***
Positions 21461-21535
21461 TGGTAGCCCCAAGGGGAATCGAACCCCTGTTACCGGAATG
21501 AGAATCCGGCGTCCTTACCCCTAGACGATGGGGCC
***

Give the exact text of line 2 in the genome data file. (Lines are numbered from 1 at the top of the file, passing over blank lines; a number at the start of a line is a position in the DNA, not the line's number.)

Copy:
21461 TGGTAGCCCCAAGGGGAATCGAACCCCTGTTACCGGAATG